As soon as a company achieves a certain level of success, they start looking down rather than up. They start believing they have more to lose than they have to gain.
When you have no sales, the only way to look is up. So, you focus on finding the best ways to grow your sales. You only see opportunity.
It’s like climbing a mountain. It’s difficult, and you’ll face new challenges on a daily basis. From the bottom of the mountain, you can see what you think is the top of the mountain and that becomes your goal.
You are only looking up at that goal, and every day you’re making more and more progress up that slope. If you try something and it doesn’t work, you adapt and keep trying new approaches until you get it right.
While you’re still climbing, there is no failure – only learning. It’s not neat or pretty or efficient. There are no sure things, just a lot of “I’ve got an idea” and “Let’s try this.” And everyone is working together.
When you reach a certain height, though, someone does something really stupid
They Look Down!
The more success you’ve had, the higher you are and the scarier it is to look down.
The fear of falling becomes stronger than the desire to continue climbing and growing.
Fear makes it more important to keep the business you have instead of finding new people to buy from you. You become so worried about upsetting your current customers that you don’t do what’s best for them or for yourself.
Now that you’re more concerned with keeping what you have, your focus shifts to lowering your costs instead of better meeting your customer’s needs.
Instead of trying to figure out what it would take to get the customer’s business, you look at any new innovation, business model or service improvement and say “We can’t do that.”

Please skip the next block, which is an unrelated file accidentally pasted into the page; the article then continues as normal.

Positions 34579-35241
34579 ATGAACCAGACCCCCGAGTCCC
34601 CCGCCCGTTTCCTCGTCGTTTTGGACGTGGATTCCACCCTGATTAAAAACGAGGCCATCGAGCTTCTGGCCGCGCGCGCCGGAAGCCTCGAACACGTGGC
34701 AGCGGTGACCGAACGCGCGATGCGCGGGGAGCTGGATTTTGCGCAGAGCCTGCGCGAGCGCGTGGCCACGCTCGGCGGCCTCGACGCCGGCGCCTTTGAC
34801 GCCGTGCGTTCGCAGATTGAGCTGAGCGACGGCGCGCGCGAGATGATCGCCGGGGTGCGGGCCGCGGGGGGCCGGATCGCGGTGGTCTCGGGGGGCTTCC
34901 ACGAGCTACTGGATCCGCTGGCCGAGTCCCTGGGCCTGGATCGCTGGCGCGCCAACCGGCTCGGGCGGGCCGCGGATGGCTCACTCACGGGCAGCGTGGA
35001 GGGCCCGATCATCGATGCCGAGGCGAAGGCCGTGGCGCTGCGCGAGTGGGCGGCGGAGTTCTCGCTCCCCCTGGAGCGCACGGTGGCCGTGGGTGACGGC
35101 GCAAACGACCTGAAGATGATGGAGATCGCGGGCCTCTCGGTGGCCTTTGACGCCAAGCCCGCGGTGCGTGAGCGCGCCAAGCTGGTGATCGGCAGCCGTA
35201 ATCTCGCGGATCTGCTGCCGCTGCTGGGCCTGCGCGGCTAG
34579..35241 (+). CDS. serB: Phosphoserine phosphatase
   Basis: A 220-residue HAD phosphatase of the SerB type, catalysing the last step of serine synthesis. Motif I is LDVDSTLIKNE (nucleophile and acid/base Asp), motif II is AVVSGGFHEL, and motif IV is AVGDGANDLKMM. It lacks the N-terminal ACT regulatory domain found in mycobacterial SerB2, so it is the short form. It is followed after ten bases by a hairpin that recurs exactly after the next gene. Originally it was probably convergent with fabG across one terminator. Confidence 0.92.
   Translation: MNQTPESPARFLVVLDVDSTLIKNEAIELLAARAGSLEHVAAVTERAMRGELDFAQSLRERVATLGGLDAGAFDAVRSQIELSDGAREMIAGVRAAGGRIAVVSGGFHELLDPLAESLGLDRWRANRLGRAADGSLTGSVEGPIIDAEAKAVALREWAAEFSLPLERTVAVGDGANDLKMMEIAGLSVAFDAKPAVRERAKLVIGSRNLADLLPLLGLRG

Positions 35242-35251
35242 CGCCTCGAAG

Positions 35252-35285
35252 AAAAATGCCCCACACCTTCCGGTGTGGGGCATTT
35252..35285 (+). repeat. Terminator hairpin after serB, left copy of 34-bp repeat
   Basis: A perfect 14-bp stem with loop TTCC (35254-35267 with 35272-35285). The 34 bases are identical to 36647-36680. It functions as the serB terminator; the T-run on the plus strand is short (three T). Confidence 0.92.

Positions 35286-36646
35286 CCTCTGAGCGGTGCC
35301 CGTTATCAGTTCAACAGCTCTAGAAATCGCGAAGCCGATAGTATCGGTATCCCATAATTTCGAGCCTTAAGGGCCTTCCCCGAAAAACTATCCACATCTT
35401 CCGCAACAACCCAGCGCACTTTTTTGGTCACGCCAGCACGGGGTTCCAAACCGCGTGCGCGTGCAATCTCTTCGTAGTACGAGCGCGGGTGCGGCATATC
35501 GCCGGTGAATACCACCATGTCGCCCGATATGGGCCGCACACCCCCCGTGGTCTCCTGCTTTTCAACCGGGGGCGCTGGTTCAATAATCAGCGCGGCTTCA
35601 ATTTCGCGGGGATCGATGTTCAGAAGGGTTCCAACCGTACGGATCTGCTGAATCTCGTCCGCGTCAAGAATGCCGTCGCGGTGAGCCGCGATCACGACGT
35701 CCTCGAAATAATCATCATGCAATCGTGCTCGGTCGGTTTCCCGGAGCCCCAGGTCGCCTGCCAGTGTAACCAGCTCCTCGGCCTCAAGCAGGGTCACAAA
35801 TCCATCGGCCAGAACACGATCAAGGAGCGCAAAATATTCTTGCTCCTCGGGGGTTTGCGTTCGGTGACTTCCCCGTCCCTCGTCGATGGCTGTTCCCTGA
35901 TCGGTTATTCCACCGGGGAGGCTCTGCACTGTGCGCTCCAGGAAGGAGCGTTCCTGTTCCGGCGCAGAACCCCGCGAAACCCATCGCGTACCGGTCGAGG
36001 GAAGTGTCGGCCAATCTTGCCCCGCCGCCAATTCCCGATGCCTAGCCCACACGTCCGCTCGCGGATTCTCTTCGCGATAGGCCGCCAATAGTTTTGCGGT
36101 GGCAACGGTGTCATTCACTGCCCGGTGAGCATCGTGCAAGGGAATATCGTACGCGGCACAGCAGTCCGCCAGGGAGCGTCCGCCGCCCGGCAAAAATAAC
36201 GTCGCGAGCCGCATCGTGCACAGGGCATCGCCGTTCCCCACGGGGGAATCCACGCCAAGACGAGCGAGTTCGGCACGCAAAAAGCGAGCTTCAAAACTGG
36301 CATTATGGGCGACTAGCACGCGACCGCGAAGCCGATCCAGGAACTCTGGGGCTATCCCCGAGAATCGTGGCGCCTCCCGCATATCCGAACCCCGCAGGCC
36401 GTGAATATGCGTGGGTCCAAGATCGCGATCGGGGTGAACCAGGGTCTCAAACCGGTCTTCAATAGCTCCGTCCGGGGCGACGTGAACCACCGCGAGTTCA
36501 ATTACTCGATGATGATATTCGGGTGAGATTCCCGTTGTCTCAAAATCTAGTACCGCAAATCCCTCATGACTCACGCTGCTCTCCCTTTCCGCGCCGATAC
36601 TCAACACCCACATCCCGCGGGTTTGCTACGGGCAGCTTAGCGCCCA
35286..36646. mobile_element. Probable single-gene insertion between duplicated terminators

You probably think you can have it both ways. You can protect your current business while still growing. After all, isn’t that what salespeople are for?
In reality, taking this approach makes it harder for your salespeople to sell and for customers to buy. Instead of supporting them with a “What will it take?” attitude, you give them a lot of “Sorry, we can’t do that.”
As a salesman, you should be able to “sell them” on not getting what they really want.
“What will it take?” is not about lowering your price. It’s about changing the way you do business or the features of your product to better meet the needs of your customers.
When you are focused on how much business you have to gain, you are constantly looking for ways to outperform the competition and improve your customer’s experience.
You are also focused on pursuing new opportunities and new customers. You are in charge of your own future instead of allowing a current customer to run your business.
Most building materials companies have a lot more to gain than they have to lose. They just don’t realize it because they’re too busy looking down instead of looking up.
So, take a look at your business and ask yourself this: are you ready to start climbing again?